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Feb 15, 2010 06:12 PM

Basic and Bland for Grandma

My Grandma has been in the hospital for the last few weeks and the doctor has asked us to consider hospice. We want to make sure her final meals (though she doesn't eat very much) are
worth savoring.

She's on a bland, soft food diet and seems to have a hankering for brisket, meatloaf, pot roast pork loin and mashed potatoes.

The hospital is not doing any of these foods particularly well and so I would love to know if anyone has any recipes they could suggest for the above.

That said, my Grandma has terrible acid issues and can no longer eat anything with pepper, salt, spice (other than perhaps thyme) and tomatoes. She is also allergic to milk.

This makes feeding her terribly, terribly tough. Is there a way to make the meats above palatable and tender without catsup, braising, wine, all the things I typically do to tenderize and flavor meat?

I would be so grateful for advice.


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  1. I'm so sorry to hear about your must be very difficult for your family during this time. You are doing a wonderful thing for her. You can make things like brisket, pot roast and pork loin tender without the wine and acid producing products like tomatoes by searing them in a dry non stick skillet or with a little oil in a regular skillet and cooking them in a slow cooker or pressure cooker to make them tender.

    If she can have no salt seasoning, I'd use that to give it some flavor (Mrs. Dash has about 10 varieties, read the labels to make sure they don't contain things you don't want your grandmother to have). Meatloaf is a pretty easy one; you can make it without the ketchup or tomatoes..I suggest pureeing cooked carrots and add that with an egg to bind the meat. You can also use this puree as a glaze with maybe a little brown sugar, maple syrup or corn syrup. If you can't use regular milk, you may be able to substitute soy or coconut milk in your mashed potatoes if that can be tolerated. God Bless!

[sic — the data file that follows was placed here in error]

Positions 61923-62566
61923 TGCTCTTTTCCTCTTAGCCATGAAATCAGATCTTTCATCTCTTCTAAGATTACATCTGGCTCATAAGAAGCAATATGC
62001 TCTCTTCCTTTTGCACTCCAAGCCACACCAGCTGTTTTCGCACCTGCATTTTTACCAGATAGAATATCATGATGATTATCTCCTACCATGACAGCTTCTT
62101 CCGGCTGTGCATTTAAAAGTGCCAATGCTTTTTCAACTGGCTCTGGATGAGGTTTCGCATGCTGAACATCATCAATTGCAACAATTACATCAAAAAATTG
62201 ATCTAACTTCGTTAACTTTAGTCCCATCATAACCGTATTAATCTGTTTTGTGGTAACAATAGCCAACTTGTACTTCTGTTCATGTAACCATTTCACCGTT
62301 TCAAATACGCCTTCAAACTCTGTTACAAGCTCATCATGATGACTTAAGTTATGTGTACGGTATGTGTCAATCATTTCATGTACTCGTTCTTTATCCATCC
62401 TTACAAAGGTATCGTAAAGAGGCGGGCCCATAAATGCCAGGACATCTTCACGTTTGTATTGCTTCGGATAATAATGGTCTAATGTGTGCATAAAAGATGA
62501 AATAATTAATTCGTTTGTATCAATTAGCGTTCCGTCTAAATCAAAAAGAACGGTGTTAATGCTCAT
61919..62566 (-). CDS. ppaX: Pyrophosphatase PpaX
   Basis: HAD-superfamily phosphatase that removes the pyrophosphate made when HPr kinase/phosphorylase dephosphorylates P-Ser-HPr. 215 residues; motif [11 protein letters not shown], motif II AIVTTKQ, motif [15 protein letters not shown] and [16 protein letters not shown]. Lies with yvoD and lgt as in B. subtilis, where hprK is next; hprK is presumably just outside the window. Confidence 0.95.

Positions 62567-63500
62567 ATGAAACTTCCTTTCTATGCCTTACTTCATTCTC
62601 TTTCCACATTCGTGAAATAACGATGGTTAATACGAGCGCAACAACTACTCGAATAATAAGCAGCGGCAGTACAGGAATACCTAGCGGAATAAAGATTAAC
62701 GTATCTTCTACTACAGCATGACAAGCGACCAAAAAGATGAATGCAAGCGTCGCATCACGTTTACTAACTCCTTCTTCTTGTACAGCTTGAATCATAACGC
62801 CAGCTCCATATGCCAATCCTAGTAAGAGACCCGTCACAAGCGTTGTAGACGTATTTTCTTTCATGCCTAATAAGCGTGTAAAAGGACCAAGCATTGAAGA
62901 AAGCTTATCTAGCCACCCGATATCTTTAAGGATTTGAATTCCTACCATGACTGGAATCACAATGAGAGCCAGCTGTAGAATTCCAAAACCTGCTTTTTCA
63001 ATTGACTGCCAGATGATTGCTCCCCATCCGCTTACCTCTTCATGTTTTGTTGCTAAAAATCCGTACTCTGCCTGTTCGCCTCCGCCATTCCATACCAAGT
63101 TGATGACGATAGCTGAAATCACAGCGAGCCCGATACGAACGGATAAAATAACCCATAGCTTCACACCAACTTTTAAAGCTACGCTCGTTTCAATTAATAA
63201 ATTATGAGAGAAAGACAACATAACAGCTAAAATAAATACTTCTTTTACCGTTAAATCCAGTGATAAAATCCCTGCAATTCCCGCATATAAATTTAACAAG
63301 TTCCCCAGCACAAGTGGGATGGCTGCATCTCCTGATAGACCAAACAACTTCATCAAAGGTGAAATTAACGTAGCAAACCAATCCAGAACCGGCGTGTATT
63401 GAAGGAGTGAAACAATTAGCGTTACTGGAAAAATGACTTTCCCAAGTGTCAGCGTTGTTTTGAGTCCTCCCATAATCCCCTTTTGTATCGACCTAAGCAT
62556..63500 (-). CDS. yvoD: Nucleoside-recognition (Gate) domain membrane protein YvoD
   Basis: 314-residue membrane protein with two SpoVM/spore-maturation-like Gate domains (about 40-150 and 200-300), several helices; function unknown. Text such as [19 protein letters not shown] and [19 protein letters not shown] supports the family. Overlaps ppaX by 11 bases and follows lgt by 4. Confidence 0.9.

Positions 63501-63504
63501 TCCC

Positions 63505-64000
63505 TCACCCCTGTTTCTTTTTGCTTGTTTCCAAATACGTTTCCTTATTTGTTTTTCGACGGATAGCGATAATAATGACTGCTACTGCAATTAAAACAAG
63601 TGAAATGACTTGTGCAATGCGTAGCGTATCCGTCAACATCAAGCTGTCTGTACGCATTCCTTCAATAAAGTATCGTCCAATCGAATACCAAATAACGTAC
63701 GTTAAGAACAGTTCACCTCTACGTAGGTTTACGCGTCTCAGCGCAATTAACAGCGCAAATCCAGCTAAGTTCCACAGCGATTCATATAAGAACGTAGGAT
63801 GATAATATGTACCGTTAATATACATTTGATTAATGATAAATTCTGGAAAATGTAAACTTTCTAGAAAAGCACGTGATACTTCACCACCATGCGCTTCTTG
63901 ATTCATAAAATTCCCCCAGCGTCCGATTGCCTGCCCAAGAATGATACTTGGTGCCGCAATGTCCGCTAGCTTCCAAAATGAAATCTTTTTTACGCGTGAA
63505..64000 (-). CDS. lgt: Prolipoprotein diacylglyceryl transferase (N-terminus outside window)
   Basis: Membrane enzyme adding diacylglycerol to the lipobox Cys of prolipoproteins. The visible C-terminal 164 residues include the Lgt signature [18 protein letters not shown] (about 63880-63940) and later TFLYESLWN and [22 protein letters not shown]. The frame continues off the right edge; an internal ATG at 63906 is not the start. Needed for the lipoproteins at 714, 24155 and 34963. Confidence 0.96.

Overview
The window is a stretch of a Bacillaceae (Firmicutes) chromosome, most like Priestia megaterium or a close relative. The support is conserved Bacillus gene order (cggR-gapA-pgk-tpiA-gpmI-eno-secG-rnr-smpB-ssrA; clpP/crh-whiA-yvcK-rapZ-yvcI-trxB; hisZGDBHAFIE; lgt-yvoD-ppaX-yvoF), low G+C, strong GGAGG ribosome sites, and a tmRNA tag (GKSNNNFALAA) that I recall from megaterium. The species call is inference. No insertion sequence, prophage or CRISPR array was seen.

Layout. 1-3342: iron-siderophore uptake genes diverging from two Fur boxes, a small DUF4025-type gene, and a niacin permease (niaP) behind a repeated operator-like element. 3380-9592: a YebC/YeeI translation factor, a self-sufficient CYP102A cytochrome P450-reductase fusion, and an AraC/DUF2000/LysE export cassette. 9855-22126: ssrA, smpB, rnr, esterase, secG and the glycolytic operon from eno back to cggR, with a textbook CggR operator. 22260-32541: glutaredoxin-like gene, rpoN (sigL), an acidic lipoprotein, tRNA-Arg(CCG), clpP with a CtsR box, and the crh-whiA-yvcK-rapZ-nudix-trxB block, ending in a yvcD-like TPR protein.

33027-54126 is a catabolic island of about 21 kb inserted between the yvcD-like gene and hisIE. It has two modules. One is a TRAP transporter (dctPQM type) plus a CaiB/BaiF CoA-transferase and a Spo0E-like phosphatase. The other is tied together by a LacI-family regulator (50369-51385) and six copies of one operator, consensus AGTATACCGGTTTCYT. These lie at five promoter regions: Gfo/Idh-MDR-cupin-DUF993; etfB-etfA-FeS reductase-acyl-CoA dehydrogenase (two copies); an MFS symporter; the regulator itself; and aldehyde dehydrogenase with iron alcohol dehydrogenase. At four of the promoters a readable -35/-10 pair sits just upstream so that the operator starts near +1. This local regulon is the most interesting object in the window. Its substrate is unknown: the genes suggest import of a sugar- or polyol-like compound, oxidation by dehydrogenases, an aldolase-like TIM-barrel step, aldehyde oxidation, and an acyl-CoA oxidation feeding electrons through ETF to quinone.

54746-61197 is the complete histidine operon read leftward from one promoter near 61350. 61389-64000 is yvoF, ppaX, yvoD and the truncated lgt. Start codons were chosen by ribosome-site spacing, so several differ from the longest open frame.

2 Replies
    1. re: Cherylptw

      Thank you, Cheryl. I'm thinking of starting with a meatloaf tomorrow with crackers, egg and maybe a little thyme. My Grandma is a tough customer so my fingers are crossed.

      1. re: jessierandall

        As long as your Grandmother still knows what she likes and don't like, that's a good thing. Good luck with the meatloaf.

    2. I fixed this just the other day for my elderly MIL and she loved it

      I served it with egg noodles and pureed butternut squash with butter and cream (also from Julia Child).

      I'll think back to other things I've fixed for her and post. Good luck. You're a good g-daugher.

      1. You can take this technique and eliminate all the spices and it will still be great.

        1. I went through this recently with my mother. I made LOTS of mashed potatoes. And she loved them. Unfortunately, short of putting it in a blender, meat loaf, brisket, pot roast, and pork loin just aren’t what the dieticians consider soft foods. If the doctor is recommending hospice, I would suggest that you prepare what makes your grandmother happy without making her uncomfortable. Make a pot roast or a brisket (both, I think, easier to digest than a pork loin), with minimal spices, cook it ‘til it’s falling apart tender, and serve her a very small amount of meat with plenty of sauce and mashed potatoes. At that stage my mother was eating very tiny amounts and I think her taste memory was triggered by the thought of the foods she knew she used to love as much as it was by the flavor of the food itself. In the end, I relied on what she told me it was that she wanted more than on what the doctors and dieticians thought she ought to have and it made her happy.

          1 Reply
          1. re: JoanN

            Perfectly said. I think MIL's caregiver is trying to make her healthy rather than having her eat. She lost 5# in a month. We've solved that problem. My MIL doesn't like pasta so we do rice and potatoes. She also likes the (fully fatted) Greek yogurt. With some honey and fruit on top we're getting more fat and calories into her. It's all about fuel at this point in their lives.